Using Real-Life Experiences in My Novels
The Missing Wife is my fourth psychological suspense novel and as its publication day fast approaches I’ve been thinking about what ‘goes in’ to my novels: where the ideas come from, how the characters are developed, how I choose their traits and back stories, what experiences I put them through – and, ultimately, how much of what I write comes from real-life: real people, real experiences.
What’s the balance between fiction and fact? IS there such a thing as pure fiction?
Don’t all writers draw on their own lived experiences, as well as that of others, when they pen their 90,000-word pieces of ‘fiction’?
In The Missing Wife, Louisa is a sleep-deprived mum with a new baby and has a teenager to cope with. And she’s about to hit the big 4 – 0! Having a baby at almost forty isn’t something I personally know about as I’d had all of mine under the age of twenty-seven. But I do know about sleep deprivation and the effects of it – I remember that very well! Therefore, for that aspect of the story I was able to draw on some of my own experience.
At the start of The Missing Wife we quickly learn that Louisa is struggling with exhaustion but there’s also a hint of something else underlying her current state. Physically and emotionally she is not in a good place. Another aspect which I ‘borrowed’ from my own experience was that of being thrown a surprise fortieth party during a particularly difficult time.
I was off work with stress, my mum was in intensive care and I was sharing the care of my chronically ill dad with my sister. Every day was split between hospital visits and caring for dad. I was exhausted and low and the last thing I cared about was celebrating a milestone birthday. But my husband sprung the surprise party on me anyway and I was faced with a roomful of people just as Louisa was.
The good thing about my party was that the guests were my good friends and family. People I knew well and loved, and who knew me and what I was going through. It was still a bit overwhelming and at the start of the evening I felt like a rabbit caught in headlights. But in the end, I found myself enjoying it and was grateful for the love and support. For Louisa’s story I chose to make it much more challenging!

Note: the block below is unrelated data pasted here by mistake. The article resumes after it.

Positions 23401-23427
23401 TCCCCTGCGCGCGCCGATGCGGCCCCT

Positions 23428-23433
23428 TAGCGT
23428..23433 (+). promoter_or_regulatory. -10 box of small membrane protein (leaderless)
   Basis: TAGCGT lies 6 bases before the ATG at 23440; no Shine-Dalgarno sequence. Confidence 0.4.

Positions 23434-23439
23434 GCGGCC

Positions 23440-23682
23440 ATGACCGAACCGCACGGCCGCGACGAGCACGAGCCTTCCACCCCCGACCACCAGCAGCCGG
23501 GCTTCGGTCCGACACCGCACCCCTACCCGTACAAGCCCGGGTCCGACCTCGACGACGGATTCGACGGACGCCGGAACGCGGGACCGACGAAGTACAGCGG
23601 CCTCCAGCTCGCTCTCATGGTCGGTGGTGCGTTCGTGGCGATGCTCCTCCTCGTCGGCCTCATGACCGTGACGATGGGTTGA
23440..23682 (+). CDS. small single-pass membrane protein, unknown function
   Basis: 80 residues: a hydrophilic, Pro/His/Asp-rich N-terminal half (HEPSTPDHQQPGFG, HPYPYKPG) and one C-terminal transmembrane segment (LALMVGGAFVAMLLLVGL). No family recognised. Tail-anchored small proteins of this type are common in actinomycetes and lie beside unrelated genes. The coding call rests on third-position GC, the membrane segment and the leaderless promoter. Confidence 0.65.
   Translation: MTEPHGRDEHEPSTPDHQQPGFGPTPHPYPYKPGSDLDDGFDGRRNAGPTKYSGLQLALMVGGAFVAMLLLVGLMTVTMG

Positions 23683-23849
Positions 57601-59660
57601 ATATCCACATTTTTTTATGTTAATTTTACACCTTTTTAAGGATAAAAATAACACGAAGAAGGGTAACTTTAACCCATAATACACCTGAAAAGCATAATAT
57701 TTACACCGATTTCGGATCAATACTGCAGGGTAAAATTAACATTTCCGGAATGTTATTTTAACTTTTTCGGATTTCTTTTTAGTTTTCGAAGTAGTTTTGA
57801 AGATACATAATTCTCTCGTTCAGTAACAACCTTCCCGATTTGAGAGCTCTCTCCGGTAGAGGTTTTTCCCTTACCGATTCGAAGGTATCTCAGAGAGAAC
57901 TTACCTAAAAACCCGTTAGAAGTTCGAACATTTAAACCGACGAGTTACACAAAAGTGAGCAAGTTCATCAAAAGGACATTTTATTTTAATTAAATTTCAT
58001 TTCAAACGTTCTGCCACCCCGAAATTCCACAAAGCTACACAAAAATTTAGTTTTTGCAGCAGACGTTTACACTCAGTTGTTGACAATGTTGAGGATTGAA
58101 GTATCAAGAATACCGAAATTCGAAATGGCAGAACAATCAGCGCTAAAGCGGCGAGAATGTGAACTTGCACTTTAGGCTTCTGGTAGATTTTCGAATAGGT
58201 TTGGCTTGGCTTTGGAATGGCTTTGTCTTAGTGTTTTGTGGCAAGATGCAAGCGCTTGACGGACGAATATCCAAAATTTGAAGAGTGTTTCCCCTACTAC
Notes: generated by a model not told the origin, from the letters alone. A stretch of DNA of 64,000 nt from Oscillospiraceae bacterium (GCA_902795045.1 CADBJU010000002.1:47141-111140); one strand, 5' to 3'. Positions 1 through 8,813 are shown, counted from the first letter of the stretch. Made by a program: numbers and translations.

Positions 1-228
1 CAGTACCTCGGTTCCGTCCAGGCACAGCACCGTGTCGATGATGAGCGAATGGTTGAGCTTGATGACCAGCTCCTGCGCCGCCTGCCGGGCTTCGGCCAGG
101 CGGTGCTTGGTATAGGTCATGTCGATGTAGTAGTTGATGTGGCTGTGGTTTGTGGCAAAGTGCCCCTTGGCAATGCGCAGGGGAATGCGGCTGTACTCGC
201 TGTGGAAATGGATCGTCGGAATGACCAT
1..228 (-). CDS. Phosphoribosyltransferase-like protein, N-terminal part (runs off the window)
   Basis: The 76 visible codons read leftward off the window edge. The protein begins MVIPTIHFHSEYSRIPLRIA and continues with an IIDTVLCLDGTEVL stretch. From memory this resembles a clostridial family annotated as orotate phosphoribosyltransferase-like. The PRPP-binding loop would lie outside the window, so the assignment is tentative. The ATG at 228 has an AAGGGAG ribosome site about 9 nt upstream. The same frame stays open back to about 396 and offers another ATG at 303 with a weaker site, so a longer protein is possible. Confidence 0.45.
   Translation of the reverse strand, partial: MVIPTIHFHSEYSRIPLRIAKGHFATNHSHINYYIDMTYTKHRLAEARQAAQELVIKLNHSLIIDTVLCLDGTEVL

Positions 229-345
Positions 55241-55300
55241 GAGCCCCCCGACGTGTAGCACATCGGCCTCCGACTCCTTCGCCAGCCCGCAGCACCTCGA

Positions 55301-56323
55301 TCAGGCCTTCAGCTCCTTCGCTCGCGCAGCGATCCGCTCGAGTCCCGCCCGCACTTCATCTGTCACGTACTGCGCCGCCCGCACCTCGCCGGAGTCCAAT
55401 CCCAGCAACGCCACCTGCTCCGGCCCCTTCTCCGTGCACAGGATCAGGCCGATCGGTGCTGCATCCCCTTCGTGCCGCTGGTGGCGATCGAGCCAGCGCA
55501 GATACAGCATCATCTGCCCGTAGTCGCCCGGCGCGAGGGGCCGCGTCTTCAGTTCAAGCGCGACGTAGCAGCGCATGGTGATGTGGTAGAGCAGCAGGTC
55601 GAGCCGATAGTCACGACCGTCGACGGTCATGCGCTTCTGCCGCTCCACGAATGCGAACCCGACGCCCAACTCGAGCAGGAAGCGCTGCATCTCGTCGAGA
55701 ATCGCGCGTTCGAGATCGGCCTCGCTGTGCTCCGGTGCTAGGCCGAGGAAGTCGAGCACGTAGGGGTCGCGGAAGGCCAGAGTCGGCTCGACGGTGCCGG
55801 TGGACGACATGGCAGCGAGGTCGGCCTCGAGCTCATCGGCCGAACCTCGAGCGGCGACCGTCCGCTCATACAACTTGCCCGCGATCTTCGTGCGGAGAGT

Imagine being emotionally unstable and then being put in a situation where you’re greeted with a room filled with people you barely know: your list of Facebook friends who are mere acquaintances or people you haven’t seen for twenty years – then add in the ex-boyfriend from college and there’s a really stressful situation!
One which has shocking consequences for poor Louisa…
In terms of characters, I have often given them traits of people I know. Sometimes this has been purposeful and here I would only take a single trait from one particular individual. Or that’s my intention!
There have been times when I’ve re-read a passage of my current work-in-progress and the realisation I’ve unconsciously included more than I intended has hit me. I believe it makes a more-rounded character if I attach real-life traits and experiences to them, but it really is a careful balancing act and something to be aware of when I’m doing a final read-through before the book publishes so that my friends don’t start questioning: is that ME?